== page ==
Confusion, questions and some minor feuding regarding the amending of two ordinances relating to economic development littered the Portales City Hall on Tuesday night.
But after an hour of intense discussion the city council approved both ordinances, one of which will allow several different types of business to receive financial assistance from taxpayer dollars. The other which will increase the size of a committee that will review where those taxpayer dollars are spent.
Ordinance 646 — which will allow other businesses besides manufacturing industries to apply for city funds — passed after 15 minutes of discussion. The original ordinance (612) only highlighted industry as an option for receiving city funds.
Ordinance 647 brought with it more confusion, and a motion and a second to table the ordinance hit a wall after city attorney Stephen Doerr told the council an application for city assistance has already been filled out.
After Doerr’s statement, council member Robert De Los Santos rescinded his second to table the motion and the council approved the ordinance by a 4-1 vote with Dianne Parker dissenting.
“Our goal is to get the best return from this money for our community,” Mayor Orlando Ortega said. “Every job this funding will create for our community is a step forward.”
Ortega said two business owners have come to him seeking assistance, one from a hotel developer who has already applied for funding and another from a developer looking to purchase the old Portales Inn.
Had the ordinance not passed, a committee could not review the hotel developer’s application for assistance.
Three Portales residents including Kim Huffman, chairman of the Roosevelt County Community Development Corporation, expressed concern over what they described as a confusing ordinance.
“It seems there has been a lot of work on an ordinance that was already pretty good to start with and was rewritten without appropriate coordination and input with involved people,” Huffman said.
Huffman expressed that allowing various forms of small business to be eligible for funding may not be in line with the state’s definition of economic development.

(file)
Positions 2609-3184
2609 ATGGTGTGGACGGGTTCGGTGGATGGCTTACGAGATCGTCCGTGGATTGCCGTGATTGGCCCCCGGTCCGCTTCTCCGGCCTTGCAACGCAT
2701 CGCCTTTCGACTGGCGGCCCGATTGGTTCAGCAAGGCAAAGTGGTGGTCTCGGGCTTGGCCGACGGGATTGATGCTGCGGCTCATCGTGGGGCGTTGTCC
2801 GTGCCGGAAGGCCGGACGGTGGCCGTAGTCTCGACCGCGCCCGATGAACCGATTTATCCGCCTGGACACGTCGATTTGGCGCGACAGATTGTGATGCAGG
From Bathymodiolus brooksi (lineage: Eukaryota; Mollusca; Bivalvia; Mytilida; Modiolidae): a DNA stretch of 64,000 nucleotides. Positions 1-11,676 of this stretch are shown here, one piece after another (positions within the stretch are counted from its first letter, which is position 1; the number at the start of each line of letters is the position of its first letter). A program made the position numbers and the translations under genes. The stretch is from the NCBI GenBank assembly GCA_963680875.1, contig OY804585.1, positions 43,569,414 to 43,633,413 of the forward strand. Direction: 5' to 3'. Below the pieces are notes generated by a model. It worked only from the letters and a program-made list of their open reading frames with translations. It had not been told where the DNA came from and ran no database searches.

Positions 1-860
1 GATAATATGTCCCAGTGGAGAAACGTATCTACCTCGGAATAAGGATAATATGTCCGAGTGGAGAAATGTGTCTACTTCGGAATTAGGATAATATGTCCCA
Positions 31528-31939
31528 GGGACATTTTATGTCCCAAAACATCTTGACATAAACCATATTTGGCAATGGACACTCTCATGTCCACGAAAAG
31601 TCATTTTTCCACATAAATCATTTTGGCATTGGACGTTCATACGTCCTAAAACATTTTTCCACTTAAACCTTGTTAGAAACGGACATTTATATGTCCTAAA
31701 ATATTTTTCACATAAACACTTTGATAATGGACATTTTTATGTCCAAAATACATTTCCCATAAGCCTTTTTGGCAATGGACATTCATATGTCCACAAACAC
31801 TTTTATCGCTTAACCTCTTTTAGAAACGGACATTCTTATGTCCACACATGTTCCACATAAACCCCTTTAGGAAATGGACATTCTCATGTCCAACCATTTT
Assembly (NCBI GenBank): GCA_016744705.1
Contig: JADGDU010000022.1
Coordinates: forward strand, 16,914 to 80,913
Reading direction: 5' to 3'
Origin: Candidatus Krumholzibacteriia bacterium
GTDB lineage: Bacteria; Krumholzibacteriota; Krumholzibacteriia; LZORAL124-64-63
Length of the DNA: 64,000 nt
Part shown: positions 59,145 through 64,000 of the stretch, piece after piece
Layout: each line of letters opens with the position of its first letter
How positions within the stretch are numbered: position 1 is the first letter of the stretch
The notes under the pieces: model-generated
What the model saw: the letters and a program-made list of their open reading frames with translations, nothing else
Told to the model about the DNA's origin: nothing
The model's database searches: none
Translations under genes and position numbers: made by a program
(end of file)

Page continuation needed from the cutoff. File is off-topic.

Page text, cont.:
But to that end Doerr said the new review committee would use judgment when making recommendations to the city council about financial allocations.
“They (business owners) can’t come with some California methodology (and get assistance) that’s going to make the city millions of dollars,” Doerr said.
Parker decided to vote against Ordinance 647 after Huffman noted his concerns.
John Pugh, Portales resident and business owner, and Jerry Partin, general manager of Roosevelt County Electric Cooperative, also expressed concern. Both wanted specifics about where the money would be spent.
The city’s economic development fund comes from a 1/8 percent gross receipts tax registered voters approved 1 1/2 years ago. The tax has created a fund of roughly $110,000, Doerr said, and the money must go toward viable economic development ventures.
The review committee will make suggestions to the city council about which businesses and industries deserve the city’s financial support.
The committee includes: three members of the executive committee of the Portales Development Corporation, one member of the Portales Mainstreet Board of Directors (an addition to the current committee), one member of the city council, the city manager or her designee, a lay person appointed by mayor Orlando Ortega and one member of the Portales/Roosevelt County Chamber of Commerce.
A special meeting to approve the committee will be held at 5:30 p.m. Tuesday at City Hall.